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Botkin sign brouhaha still brews

Bremerton resident Ken Akler says he purchased 250 red-and-white “Vote No — Tim Botkin” signs that have popped up around Kitsap County roadways in the last week.

And he claims those signs comply with state public disclosure laws.

Public Disclosure Commission spokesman Doug Ellis, however, said compliance division officials issued Akler a letter of warning on Monday which he should receive in the mail shortly.

Ellis said Akler is urged to comply with disclosure laws, which state when the first $100 is spent, a PDC report must be filed.

At issue is the fact Akler’s signs don’t provide a party affiliation for the candidate named on the sign — in this case, Botkin, who is the Kitsap County Commissioner from District 3.

He is seeking re-election this November, while Republican opponent Patty Lent is looking to remove him from the post.

Last week, Lent denounced the appearance of the signs, saying they employed negative tactics and were not a part of her campaign camp. Lent said she filed a formal complaint with the PDC.

Akler has never met Lent.

“This fight was between me and Mr. Botkin,” Akler said. “I have had nothing to do with Lent; I have never spoken with her. This was me.”

Akler maintains that he submitted to the PDC an independent expenditure report for the signs he had made, as required under state law.

“I sent it last week by registered mail,” he said.

On Monday, Ellis said he hadn’t seen the document yet.

Akler wouldn’t disclose how much money he spent on the signs against Botkin.

But he did say it was worth it.

“A lot of people — even my friends think I am crazy to have spent money on this, but my freedom is worth all the money I can come up with,” he said.

Ellis said so long as public disclosure laws are accurately followed any sign for or against a campaign is OK.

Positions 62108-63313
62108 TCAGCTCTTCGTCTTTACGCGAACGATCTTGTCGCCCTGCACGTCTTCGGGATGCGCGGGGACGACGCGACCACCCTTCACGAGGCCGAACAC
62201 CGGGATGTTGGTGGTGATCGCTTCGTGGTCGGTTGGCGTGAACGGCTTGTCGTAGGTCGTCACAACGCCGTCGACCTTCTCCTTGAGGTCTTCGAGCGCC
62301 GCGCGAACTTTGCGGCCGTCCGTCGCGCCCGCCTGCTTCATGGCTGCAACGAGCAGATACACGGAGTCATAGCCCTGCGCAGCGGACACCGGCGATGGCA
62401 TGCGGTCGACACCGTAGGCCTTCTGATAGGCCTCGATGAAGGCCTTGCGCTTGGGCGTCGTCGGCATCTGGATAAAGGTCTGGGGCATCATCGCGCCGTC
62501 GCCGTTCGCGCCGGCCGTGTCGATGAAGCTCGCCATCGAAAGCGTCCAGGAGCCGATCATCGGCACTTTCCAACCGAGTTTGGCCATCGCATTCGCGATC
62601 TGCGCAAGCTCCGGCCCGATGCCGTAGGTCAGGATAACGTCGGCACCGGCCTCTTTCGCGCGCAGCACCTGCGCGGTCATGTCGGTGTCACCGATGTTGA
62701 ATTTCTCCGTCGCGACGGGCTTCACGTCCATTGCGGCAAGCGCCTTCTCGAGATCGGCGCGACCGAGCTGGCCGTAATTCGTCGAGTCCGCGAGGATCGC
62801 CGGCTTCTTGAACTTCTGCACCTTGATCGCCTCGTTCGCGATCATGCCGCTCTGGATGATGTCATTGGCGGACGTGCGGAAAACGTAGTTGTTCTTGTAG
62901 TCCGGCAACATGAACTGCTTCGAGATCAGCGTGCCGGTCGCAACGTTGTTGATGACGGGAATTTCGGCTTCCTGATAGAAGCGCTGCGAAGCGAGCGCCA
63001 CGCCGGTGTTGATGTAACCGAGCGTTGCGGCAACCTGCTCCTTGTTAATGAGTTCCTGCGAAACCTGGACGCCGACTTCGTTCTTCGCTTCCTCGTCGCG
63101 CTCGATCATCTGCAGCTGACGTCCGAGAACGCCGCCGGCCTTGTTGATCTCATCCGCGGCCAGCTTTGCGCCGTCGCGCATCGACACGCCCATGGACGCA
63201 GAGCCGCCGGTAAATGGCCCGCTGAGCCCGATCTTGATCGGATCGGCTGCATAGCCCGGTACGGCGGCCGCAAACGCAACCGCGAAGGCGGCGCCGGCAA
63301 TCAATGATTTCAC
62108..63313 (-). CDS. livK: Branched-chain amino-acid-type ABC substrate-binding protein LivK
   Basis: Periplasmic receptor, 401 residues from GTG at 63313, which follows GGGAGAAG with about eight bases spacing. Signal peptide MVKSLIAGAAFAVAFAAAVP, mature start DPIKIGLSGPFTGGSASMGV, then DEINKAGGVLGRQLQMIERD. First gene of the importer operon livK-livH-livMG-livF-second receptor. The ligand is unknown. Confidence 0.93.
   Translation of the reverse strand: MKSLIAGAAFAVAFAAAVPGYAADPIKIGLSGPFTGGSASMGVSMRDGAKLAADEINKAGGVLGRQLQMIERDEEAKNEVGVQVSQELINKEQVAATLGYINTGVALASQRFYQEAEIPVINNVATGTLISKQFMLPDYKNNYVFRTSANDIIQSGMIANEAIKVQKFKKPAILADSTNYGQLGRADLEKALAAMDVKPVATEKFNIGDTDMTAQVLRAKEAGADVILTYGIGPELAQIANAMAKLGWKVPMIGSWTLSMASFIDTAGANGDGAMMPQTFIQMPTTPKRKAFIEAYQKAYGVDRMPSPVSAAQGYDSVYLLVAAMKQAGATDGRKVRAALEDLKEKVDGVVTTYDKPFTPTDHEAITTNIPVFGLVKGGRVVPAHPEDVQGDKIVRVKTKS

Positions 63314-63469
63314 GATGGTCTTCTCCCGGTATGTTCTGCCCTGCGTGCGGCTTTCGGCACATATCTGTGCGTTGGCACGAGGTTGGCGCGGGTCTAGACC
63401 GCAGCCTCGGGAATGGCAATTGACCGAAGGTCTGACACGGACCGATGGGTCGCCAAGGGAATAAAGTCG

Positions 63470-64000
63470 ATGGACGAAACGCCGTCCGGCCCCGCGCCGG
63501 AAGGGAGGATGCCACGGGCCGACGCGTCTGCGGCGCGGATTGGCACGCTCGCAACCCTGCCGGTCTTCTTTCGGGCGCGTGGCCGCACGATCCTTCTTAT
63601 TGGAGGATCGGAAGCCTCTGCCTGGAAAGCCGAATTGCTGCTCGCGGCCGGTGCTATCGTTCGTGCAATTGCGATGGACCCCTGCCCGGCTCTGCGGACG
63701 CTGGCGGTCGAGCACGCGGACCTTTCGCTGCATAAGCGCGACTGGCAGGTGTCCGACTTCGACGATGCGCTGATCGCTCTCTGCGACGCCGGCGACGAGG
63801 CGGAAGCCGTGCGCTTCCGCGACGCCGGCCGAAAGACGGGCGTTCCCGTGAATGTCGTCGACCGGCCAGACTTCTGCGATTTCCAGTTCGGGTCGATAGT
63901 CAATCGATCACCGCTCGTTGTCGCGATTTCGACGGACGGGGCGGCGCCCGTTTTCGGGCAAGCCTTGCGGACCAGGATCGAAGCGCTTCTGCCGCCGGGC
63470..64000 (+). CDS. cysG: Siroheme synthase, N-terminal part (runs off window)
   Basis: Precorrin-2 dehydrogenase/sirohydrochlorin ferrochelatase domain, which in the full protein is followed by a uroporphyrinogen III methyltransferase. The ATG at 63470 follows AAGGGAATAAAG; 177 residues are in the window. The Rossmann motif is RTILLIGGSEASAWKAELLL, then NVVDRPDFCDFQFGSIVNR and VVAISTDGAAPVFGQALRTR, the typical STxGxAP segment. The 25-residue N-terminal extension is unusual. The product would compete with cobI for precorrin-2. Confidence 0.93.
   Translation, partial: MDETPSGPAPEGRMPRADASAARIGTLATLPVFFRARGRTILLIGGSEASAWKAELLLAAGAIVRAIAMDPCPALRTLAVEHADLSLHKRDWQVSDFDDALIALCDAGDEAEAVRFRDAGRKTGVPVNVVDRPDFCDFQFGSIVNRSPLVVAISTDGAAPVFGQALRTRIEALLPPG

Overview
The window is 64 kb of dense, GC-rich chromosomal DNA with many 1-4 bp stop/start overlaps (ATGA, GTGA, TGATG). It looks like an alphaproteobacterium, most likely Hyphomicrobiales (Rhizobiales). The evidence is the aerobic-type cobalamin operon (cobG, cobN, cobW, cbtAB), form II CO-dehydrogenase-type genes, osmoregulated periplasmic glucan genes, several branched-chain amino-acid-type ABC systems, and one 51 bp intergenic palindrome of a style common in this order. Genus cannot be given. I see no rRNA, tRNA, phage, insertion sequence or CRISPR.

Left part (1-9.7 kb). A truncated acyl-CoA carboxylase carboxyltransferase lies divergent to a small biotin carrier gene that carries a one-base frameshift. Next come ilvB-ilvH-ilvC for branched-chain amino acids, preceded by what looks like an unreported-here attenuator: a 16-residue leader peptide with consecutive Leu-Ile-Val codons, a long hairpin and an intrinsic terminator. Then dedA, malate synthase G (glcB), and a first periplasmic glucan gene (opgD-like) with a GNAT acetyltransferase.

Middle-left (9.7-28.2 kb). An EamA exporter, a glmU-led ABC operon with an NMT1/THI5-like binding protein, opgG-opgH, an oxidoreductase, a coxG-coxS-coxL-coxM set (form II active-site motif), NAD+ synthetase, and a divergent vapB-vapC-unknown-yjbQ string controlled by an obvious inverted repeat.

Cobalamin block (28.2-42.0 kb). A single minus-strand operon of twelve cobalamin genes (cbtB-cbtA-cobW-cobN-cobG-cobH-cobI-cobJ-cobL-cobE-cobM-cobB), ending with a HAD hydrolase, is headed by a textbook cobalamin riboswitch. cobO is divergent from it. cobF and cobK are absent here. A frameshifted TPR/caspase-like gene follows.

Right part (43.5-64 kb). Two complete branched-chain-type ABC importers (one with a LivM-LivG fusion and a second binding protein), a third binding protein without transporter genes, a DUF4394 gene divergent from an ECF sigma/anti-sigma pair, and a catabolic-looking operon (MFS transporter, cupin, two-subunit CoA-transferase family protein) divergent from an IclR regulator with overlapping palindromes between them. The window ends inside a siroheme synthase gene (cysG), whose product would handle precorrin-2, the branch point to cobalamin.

“If he had said vote ‘yes’ the problem would still have been the same,” Ellis said. “The party affiliation needs to be on the sign.”

Meanwhile, Kitsap County Sheriff’s deputies were reportedly called out to Silverdale on Sunday because some of the controversial signs were being pulled up, according to Akler.

Deputies took a report, which is being investigated.

Kitsap County Sheriff Steve Boyer said Monday that once all the facts are gathered, the information will be forwarded to the appropriate agencies such as the PDC or the Kitsap County Prosecutor’s Office.

“I have been injured by these people,” said Akler of those who pulled up his signs.

Botkin’s wife, his campaign co-manager issued an e-mail press release on Monday asking people to not go out and pull up the signs. Anyone with concerns, she said, should contact the county Public Works Department.

Akler said he studied the PDC’s Web site and the rules and regulations governing campaign signs and believed he had followed the letter of the law.

Meanwhile, Ellis said a separate expenditure report arrived at the PDC on Monday, Oct. 14.

In it, Michael Svardh of Hansville disclosed he spent $314 on campaign signs that are in opposition of Botkin.

According to the report, the signs also include the proper party affiliation identification.

“It sounded as though he understood the law in his filing,” Ellis said.

According to the report, the signs read: Dump Bot“king.”

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